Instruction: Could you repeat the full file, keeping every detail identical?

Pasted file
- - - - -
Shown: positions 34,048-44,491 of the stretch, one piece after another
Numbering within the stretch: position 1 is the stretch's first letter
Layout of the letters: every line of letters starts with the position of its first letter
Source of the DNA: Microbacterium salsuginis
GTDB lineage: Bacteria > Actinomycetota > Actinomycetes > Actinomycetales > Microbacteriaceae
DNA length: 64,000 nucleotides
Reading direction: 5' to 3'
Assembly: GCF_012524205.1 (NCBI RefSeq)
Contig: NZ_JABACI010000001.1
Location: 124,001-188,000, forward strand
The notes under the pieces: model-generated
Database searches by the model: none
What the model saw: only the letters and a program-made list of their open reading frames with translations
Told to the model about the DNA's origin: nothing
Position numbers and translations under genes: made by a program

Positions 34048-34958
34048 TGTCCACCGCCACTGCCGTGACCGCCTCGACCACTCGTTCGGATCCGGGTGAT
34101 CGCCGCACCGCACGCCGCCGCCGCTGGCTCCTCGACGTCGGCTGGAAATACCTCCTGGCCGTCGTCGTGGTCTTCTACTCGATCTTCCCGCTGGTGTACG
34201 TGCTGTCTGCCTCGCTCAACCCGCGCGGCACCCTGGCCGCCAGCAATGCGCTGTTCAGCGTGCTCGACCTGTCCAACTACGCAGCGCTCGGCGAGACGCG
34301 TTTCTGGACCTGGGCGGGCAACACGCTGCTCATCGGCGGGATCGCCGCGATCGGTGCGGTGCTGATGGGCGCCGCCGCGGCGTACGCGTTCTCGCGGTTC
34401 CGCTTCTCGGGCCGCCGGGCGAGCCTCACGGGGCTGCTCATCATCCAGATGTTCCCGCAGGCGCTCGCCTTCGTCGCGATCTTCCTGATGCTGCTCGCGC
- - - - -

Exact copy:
Shown: positions 34,048-44,491 of the stretch, one piece after another
Numbering within the stretch: position 1 is the stretch's first letter
Layout of the letters: every line of letters starts with the position of its first letter
Source of the DNA: Microbacterium salsuginis
GTDB lineage: Bacteria > Actinomycetota > Actinomycetes > Actinomycetales > Microbacteriaceae
DNA length: 64,000 nucleotides
Reading direction: 5' to 3'
Assembly: GCF_012524205.1 (NCBI RefSeq)
Contig: NZ_JABACI010000001.1
Location: 124,001-188,000, forward strand
The notes under the pieces: model-generated
Database searches by the model: none
What the model saw: only the letters and a program-made list of their open reading frames with translations
Told to the model about the DNA's origin: nothing
Position numbers and translations under genes: made by a program

Positions 34048-34958
34048 TGTCCACCGCCACTGCCGTGACCGCCTCGACCACTCGTTCGGATCCGGGTGAT
34101 CGCCGCACCGCACGCCGCCGCCGCTGGCTCCTCGACGTCGGCTGGAAATACCTCCTGGCCGTCGTCGTGGTCTTCTACTCGATCTTCCCGCTGGTGTACG
34201 TGCTGTCTGCCTCGCTCAACCCGCGCGGCACCCTGGCCGCCAGCAATGCGCTGTTCAGCGTGCTCGACCTGTCCAACTACGCAGCGCTCGGCGAGACGCG
34301 TTTCTGGACCTGGGCGGGCAACACGCTGCTCATCGGCGGGATCGCCGCGATCGGTGCGGTGCTGATGGGCGCCGCCGCGGCGTACGCGTTCTCGCGGTTC
34401 CGCTTCTCGGGCCGCCGGGCGAGCCTCACGGGGCTGCTCATCATCCAGATGTTCCCGCAGGCGCTCGCCTTCGTCGCGATCTTCCTGATGCTGCTCGCGC